The Science of the LambsPrint
When it comes to your food, the more you know the better
By Josie Glausiusz
March 5, 2014
Over my usual bowl of oatmeal one recent morning, I read an article about a remote restaurant in Dranouter, Belgium. Chef Kobe Desramaults of In De Wulf prizes local ingredients such as mackerel and mugwort and Ostend oyster in whey sauce, and one of his noted delicacies is headcheese (a terrine made from jellied flesh of the head of a calf, sheep, or pig) served on a cleaned pig skull.
Although the disparity in eating habits between the world’s rich and poor is nothing new, it struck me as strange that people pay handsomely for the privilege of eating food off a pig’s skull at a time when 842 million people—most of them in Asia and sub-Saharan Africa—do not have enough to eat. But it is also true that, even in poorer regions of the world, people are becoming more carnivorous, and a recent paper in the Proceedings of the National Academy of Sciences suggests that in their meat-consuming habits humans have reached the level of an anchovy. Let me explain.
As many students learn in high school, animals and plants on Earth form a complex food web in which plants produce food through photosynthesis (they convert water and carbon dioxide into sugars and oxygen, using sunlight as an energy source), and animals consume the plants—or other animals that eat the plants. Plants and animals can be assigned a “trophic level” based on where they appear in the food web, with plants, the primary producers, appearing at trophic level one, herbivores such as cows at trophic level two, and carnivores at three, four and five. Omnivores, whose diets are a mix of animals and plants, are trophic level 2.5.
The recent study, by Sylvain Bonhommeau of the French Research Institute for Exploitation of the Sea in Sète, assigns different “trophic levels” to species based on the proportion of animal and vegetable foods in their diet.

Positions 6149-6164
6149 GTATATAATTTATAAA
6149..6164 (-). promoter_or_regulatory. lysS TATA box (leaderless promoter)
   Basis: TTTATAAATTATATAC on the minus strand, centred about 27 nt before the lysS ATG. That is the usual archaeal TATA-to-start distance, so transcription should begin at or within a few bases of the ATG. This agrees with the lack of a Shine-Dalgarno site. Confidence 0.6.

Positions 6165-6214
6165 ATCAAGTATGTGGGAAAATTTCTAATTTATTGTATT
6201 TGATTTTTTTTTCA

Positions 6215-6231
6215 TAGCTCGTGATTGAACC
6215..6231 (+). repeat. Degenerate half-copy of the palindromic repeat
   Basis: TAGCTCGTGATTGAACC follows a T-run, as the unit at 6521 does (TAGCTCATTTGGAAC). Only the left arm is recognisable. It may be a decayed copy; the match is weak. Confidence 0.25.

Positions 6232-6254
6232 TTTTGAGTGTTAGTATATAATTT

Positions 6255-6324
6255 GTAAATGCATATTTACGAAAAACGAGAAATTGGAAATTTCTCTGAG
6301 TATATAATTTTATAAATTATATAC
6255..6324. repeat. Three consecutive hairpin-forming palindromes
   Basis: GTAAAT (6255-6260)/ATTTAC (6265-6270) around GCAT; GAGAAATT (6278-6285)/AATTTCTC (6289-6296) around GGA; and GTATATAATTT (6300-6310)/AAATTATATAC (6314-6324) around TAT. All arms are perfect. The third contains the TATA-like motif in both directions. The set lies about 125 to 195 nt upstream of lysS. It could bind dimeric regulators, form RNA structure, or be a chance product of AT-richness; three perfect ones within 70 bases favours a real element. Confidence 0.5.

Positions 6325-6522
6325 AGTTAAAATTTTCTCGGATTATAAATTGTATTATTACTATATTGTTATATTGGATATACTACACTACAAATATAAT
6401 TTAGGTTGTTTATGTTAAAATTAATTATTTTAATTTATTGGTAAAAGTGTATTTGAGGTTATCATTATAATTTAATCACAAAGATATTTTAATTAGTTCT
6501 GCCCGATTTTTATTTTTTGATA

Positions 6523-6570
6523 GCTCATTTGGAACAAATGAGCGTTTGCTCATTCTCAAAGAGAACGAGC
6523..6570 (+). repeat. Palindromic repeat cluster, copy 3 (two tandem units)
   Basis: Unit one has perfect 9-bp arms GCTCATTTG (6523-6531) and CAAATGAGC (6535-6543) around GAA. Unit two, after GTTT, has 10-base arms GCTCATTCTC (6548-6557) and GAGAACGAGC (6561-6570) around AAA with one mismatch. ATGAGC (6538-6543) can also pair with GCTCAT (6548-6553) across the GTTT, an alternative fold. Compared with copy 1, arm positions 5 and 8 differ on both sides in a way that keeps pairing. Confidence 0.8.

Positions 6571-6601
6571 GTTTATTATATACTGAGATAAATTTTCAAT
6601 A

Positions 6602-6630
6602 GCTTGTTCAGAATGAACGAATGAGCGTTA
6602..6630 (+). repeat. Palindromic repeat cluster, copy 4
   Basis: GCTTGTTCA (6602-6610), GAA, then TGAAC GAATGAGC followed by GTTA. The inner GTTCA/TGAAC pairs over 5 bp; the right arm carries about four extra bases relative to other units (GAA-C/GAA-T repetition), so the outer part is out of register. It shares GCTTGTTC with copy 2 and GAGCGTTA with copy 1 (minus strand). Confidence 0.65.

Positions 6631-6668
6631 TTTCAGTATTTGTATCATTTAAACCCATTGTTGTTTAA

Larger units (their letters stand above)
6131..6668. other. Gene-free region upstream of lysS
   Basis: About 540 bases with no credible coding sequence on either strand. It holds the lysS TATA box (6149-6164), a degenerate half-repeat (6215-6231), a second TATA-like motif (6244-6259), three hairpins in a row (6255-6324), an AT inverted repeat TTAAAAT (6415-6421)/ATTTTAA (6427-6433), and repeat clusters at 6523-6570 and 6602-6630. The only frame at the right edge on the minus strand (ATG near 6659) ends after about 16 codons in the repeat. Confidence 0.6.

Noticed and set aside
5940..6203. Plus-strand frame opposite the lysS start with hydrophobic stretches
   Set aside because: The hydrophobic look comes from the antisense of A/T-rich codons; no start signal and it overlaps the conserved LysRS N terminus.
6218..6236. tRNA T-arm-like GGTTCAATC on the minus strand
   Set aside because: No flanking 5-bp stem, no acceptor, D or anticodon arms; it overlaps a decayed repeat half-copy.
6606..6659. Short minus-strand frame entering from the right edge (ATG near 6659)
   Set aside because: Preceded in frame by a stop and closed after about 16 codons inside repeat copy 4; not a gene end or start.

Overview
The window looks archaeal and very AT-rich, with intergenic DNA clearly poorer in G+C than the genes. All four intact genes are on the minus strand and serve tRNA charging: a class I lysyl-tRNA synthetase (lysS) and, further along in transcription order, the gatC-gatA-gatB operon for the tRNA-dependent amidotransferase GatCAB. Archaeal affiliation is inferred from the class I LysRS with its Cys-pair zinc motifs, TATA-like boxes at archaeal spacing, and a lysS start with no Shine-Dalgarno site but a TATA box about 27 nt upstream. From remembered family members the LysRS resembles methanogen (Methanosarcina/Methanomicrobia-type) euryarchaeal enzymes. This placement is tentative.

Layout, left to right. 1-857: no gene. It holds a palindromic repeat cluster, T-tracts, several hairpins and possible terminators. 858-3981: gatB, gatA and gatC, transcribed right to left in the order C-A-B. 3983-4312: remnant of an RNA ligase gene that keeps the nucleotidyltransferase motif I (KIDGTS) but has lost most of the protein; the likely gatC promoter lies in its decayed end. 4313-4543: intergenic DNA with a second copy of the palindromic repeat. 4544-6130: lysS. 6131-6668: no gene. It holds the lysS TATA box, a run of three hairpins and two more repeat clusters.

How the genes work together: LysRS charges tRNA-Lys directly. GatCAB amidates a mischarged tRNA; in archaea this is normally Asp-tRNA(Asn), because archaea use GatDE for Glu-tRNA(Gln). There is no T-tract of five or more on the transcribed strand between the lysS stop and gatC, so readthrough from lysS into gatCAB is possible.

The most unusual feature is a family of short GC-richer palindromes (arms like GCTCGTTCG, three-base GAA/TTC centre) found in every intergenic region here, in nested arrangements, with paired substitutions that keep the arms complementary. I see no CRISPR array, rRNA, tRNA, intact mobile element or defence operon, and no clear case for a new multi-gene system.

Across the world, the trophic level of humans varies from 2.04 in the African country of Burundi (where people eat a diet that is 96 percent plant-based) to 2.57 in Iceland, where the diet is 50 percent meat and fish and 50 percent plants. The global median is 2.21—a figure that has risen by three percent since 1961, largely because of increased meat eating in India and China. This happens to be the same trophic level as anchovies and pigs.
Meat consumption exacts an environmental toll; estimates by the Environmental Working Group indicate that raising cows and sheep increases greenhouse gas emissions by 10 to 40 times compared with growing grains and vegetables.
A recent report published in the journal Meat Science suggests that the rise in intensive sheep farming in Mediterranean countries can also lead to “fear, aggression and stress” in the animals, according to Lorena Aguayo-Ulloa of the Faculty of Veterinary Science at the University of Zaragoza in Spain.
Aguayo-Ulloa reports that lambs from different farms are sent to “classification centers” for fattening, where “restrictive conditions can cause aggression, boredom, development of stereotypic behaviors and frustration.” She also found that lambs raised in enhanced environments, including ramps that allow for spontaneous exercise, exploration, and play, had greater immunity from disease and gained weight faster than lambs housed in barren pens. The meat from enriched lambs was also “tenderer than controls.”
I haven’t eaten meat or chicken since 1985, a decision that followed my one-and-only act of animal liberation. (I rescued three chicks from incineration in my university lab and raised them in our garden.) So while I am never, ever, going to eat headcheese from any species, I do think there is a certain authenticity to eating the stuff on the top of its original container. If you are going to eat meat, know from whence it came. And make sure that while the animal was living, it wasn’t suffering from fear, aggression, boredom, or frustration.
Josie Glausiusz has written about every topic known to science, from physics to furry animals, for magazines that include Nature, National Geographic, Scientific American Mind, Discover, New Scientist, and Wired. She is the co-author of Buzz: The Intimate Bond Between Humans and Insects.